By CAROLINE MURRAY
Fulton and Montgomery counties have gained national recognition on their efforts to increase economic development and seize business opportunities -- together.
The National Association of Counties publication County News published an article June 2 recognizing both municipalities for their proposed regional business park in the town of Mohawk, as well as Fulton-Montgomery Community College's nanotechnology program.
"One of the reasons why we included this article about Fulton and Montgomery counties is because it is a wonderful example of how counties are being innovative in economic development work," spokesman Brian Namey said.
Although neither Fulton nor Montgomery counties are members of the association, Namey said the two municipalities exemplify how to work together to benefit each other, and membership counties could learn from their progress.
"This article represents a specific example how counties are leading the way in strengthening local economies," Namey said.
Namey said the two counties are in the perfect location to foster a growing nanotechnology industry.
Both counties are located close to the microchip processor GlobalFoundries in Malta, the College Nanoscale Science and Engineering in Albany, and are only a drive away from New York City and Boston.
Both Montgomery County Executive Matthew Ossenfort and Fulton County Administrator Jon Stead agreed that it was an honor to be recognized outside of the Mohawk Valley region.
"Many times, people that live in our community have a negative perception of our community ... and I think when you really look at it there is tremendous opportunity in Fulton and Montgomery counties, and if folks on a national level see it we need to see it locally," Ossenfort said.
Ossenfort said location is one of the counties' greatest assets, and it is a matter of being prepared for opportunities that come their way.
Currently, Ossenfort said the county is working on creating small and large shovel-ready sites in the town of Florida. Also, the county is currently working with Fulton County to negotiate a proposed regional business park in the town of Mohawk and city of Johnstown.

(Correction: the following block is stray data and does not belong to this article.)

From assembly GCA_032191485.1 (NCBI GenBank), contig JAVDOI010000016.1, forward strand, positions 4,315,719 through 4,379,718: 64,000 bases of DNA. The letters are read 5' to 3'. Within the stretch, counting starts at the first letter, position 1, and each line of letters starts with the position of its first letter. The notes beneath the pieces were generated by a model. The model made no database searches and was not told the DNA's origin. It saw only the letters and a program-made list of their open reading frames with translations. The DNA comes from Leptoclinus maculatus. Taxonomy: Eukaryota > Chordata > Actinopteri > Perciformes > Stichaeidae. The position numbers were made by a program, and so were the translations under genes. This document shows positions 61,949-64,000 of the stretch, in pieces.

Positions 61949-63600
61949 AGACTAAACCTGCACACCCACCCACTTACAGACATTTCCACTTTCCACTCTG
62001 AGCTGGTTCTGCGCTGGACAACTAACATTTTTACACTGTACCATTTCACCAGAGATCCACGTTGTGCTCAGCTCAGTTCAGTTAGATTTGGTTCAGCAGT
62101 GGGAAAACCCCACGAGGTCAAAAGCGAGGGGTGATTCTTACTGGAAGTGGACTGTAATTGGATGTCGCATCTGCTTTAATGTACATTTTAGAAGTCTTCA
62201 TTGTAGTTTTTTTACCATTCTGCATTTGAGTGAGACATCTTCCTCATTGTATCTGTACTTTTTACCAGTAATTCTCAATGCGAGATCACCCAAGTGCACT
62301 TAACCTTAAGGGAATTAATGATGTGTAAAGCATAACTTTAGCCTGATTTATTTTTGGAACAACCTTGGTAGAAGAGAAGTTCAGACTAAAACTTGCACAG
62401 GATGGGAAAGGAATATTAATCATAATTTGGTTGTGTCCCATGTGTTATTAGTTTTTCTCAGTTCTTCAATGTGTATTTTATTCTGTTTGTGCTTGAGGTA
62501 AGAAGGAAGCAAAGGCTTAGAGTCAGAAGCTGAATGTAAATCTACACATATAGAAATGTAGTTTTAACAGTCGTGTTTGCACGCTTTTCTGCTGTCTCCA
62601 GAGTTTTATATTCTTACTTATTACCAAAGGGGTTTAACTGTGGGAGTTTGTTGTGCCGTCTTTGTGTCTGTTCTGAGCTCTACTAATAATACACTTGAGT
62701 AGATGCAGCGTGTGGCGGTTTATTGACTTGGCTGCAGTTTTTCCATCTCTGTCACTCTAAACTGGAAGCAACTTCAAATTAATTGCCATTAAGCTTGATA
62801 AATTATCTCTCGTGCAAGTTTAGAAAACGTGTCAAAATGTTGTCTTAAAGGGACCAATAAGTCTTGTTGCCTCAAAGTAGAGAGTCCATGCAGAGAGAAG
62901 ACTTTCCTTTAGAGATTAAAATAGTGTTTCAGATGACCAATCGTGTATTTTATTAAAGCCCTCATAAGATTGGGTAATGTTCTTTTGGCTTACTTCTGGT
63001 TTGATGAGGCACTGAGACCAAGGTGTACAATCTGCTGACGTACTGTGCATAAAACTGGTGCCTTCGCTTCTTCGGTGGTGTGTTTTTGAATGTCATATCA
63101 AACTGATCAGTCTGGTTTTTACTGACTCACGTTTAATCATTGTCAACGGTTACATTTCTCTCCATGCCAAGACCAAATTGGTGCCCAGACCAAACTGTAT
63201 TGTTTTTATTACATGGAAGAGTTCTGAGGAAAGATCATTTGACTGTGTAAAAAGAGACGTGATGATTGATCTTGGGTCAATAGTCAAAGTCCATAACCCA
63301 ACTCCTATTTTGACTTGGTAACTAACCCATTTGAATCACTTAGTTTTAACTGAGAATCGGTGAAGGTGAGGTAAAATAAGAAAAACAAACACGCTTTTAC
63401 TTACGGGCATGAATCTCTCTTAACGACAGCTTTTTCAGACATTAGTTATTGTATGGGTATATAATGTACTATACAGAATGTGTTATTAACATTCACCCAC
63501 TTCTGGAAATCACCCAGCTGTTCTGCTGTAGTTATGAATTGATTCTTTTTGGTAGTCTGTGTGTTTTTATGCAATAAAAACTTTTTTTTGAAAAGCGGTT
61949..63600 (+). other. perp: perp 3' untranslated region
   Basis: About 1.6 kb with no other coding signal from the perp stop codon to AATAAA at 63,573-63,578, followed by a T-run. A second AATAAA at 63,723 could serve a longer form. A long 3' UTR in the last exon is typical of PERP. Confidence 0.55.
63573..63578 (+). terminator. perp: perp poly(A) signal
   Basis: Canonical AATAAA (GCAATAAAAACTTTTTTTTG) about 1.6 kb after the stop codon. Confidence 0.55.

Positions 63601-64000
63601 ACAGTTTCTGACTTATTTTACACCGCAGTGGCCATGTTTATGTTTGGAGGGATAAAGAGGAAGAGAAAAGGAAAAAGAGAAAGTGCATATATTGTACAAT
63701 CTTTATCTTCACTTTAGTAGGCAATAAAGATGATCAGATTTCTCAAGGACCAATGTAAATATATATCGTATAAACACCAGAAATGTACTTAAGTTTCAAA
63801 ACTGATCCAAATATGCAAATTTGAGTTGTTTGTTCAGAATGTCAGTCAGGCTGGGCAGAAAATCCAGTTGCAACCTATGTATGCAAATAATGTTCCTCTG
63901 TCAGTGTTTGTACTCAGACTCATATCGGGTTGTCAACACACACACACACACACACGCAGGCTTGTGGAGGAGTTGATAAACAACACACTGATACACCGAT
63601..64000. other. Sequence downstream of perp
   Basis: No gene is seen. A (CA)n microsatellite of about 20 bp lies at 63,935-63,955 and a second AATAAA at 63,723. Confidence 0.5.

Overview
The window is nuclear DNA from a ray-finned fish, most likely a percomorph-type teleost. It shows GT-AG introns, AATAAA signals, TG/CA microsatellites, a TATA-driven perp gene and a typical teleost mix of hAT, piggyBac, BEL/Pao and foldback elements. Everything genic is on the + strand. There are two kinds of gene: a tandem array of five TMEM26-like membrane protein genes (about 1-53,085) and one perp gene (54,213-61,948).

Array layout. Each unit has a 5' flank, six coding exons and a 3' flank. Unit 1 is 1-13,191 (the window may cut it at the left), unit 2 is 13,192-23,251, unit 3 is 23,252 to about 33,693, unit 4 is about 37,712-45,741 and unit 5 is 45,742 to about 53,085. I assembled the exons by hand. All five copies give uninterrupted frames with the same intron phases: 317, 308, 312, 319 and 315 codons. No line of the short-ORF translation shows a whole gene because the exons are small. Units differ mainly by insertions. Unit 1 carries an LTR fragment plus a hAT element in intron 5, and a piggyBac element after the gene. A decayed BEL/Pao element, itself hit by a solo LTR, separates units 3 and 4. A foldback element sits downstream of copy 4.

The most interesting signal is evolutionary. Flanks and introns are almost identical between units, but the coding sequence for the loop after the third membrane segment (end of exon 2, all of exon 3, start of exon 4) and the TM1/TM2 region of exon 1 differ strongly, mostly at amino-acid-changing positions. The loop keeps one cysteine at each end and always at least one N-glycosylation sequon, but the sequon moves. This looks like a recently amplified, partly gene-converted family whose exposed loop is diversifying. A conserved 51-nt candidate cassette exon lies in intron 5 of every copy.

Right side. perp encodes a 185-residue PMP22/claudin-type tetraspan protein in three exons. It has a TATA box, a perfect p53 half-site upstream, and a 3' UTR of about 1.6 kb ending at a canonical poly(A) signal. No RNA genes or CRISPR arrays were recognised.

The park could draw in nanochip manufacturers as well as other large industries.
"These are all potential opportunities," Ossenfort said.
Ossenfort said the state-imposed tax cap and the 2008 recession forced counties to think outside the box, and he would like to think both counties are setting a trend by working collaboratively.
"Really, it is nice to have interest from a national organization," Ossenfort said.
Fulton County Administrator Jon Stead said he was excited to receive recognition in a publication that is distributed nationally.
Stead believes the entire region is the future of modern technology. He said officials in both Fulton and Montgomery counties are trying to push economic development in the next three to five years.
Stead said it is their hope to get in on a piece of the growth that is taking place in the Capital District.
"The National Association of Counties is kind of following this area now, with the chip fabrication both in Malta, and some of the new things going on in SUNY IT and Utica area -- this region has kind of a future of modern technology," Stead said. "It is interesting to see them following that."
The National Association of Counties is located in Washington, D.C. Namey said it is a full-service organization for county members, providing them with a voice on Capital Hill, and examples of best policy practices, and it conducts research and analyses.
Namey said County News is the association's flagship publication. He said roughly 80 percent of the country's 3,069 counties are affiliates of the organization.